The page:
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Hedge fund reinsurer challenges continue, hybrid model to evolve : Fitch


Financial market investment volatility and a challenging reinsurance landscape negatively impacted the performance of hedge fund backed reinsurers during 2015, but internal hybrid, investment-oriented vehicles continue to gain momentum, according to Fitch Ratings.

At the start of the year Artemis reported how the two highest profile hedge fund manager backed reinsurance entities, being Third Point Re and Greenlight Re, recorded full-year investment losses for 2015, as financial market volatility hit the investment reinsurance strategy of both firms.

And now, with 2016 underway financial services ratings entity, Fitch Ratings, expects the same challenges to persist, signaling further difficulties ahead on both the underwriting and investment side of the business.

“The hedge fund-backed reinsurance underwriters faced challenges in 2015 as both investment and underwriting conditions presented difficulties that will likely continue into 2016.

“Several companies posted negative investment results and the continued competitive reinsurance market make premium growth and underwriting profitability tougher to achieve,” explains Fitch.

Further highlighting the challenging environment is the fact that during last year, hedge fund backed reinsurer AQR Re Ltd. stopped writing new business from April 1st 2015, noting the persistent deterioration of the global reinsurance industry.

While fellow hedge fund backed reinsurance firm PAC Re Ltd., moved to become an unrated company, and is widely expected to wind down in the coming moths, says Fitch.

“In another sign of market uncertainty, AXIS has yet to launch a hedge fund reinsurer with Blackstone Group L.P. that was expected to commence on Jan. 1, 2016 with a focus on casualty business,” added Fitch.

Offshore tax uncertainties is another issue hedge fund reinsurance entities are faced with, explains Fitch, as they face continued and heightened pressures in the U.S., amidst fears of companies being established primarily to avoid taxes.

The hedge fund manager backed reinsurance strategy, as seen in 2015, can be very susceptible to financial market volatility, as they typically look to underwrite longer-tailed and low volatile business that in return gives them access to more stable, longer-term assets to invest in, with the investment strategy then driving the performance of the company.

And with financial market volatility and the challenging reinsurance landscape showing no signs of turning anytime soon, as highlighted by Fitch, it’s likely that the hedge fund style reinsurance strategy will remain a test.

However, while the outlook for joint reinsurance ventures with major hedge fund managers look troubled at present, hybrid and investment-oriented reinsurance vehicles did gain traction in 2015, and Fitch expects this to continue through 2016.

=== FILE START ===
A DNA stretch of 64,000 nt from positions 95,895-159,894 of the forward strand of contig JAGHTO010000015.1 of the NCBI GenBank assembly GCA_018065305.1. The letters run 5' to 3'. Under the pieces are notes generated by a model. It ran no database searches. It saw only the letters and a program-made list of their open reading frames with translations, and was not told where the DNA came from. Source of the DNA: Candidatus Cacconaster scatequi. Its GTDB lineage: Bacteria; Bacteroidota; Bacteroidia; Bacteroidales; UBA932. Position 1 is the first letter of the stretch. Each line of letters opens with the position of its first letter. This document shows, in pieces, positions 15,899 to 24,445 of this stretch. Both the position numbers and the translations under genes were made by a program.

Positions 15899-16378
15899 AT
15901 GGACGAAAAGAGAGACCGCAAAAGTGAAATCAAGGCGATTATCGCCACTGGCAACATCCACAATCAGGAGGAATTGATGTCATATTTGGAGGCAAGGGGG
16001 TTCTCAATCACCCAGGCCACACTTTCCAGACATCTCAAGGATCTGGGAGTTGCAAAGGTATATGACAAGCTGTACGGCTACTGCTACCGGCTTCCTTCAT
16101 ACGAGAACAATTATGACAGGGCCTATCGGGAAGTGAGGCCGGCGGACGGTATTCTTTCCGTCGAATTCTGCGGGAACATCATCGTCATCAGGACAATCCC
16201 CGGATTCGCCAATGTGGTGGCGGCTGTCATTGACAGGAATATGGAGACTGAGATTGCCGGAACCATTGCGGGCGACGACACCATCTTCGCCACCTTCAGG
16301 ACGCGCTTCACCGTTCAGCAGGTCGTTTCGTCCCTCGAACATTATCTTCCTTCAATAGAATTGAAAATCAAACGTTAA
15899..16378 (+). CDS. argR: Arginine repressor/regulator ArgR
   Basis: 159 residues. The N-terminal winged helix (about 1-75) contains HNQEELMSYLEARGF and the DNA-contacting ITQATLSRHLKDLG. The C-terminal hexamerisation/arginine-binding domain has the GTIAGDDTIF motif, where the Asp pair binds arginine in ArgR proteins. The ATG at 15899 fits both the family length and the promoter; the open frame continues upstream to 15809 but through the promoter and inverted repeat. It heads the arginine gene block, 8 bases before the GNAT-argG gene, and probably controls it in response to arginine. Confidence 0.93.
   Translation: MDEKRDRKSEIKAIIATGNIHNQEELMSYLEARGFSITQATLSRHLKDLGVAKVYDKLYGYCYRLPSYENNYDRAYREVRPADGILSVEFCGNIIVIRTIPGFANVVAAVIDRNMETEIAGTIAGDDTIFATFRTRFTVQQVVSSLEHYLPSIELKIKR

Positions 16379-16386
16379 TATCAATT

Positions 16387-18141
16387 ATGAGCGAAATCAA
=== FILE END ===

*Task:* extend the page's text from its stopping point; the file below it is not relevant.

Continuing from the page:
“One area of alternative hybrid reinsurance that gained traction in 2015, and will likely continue to expand in the near term, are unrated vehicles that are essentially set up as a captive reinsurer partnership between a (re)insurer and a hedge fund investment manager,” said Fitch.

With the reinsurance market being overcapitalised, competitive, and with the promise of further softening from analysts and executives, the popularity of internal hybrid reinsurance vehicles has the potential to flourish.

Essentially vehicles such as this enable the insurer or reinsurer to cede less business to external reinsurance companies, thus retaining more of the premium earned from the risk, helping to reduce a re/insurers cost-of-capital, “while adding fee income and the potential to share in higher investment returns,” explains Fitch.

On the other side of the fence, the asset, or hedge fund manager partner in the venture, has the opportunity to improve the returns on the assets, making it a win-win for both parties.

With some of these internal vehicles also financed by third-party capital from investors, they can become an extremely efficient way for companies to better manage their risks, retain more of the profit from the business they underwrite, while earning more on the investment side as well.

Another benefit of the internal model, notes Fitch, is “not having to deal with the added challenge of attracting new business and the potential operational issues that face pure start-up reinsurers.”

With financial market uncertainty and the tough reinsurance operating environment set to remain it will be interesting to see how the hedge fund backed reinsurers perform in 2016, and whether changes to portfolios will be significant enough to improve performance for the coming months.

Furthermore, as global insurers and reinsurers look to improve efficiency and reduce costs in an effort to stay relevant and abreast with market change, it’s possible that internal hybrid reinsurance ventures will become a far more common feature of the global insurance, reinsurance, and insurance-linked securities (ILS) landscape.

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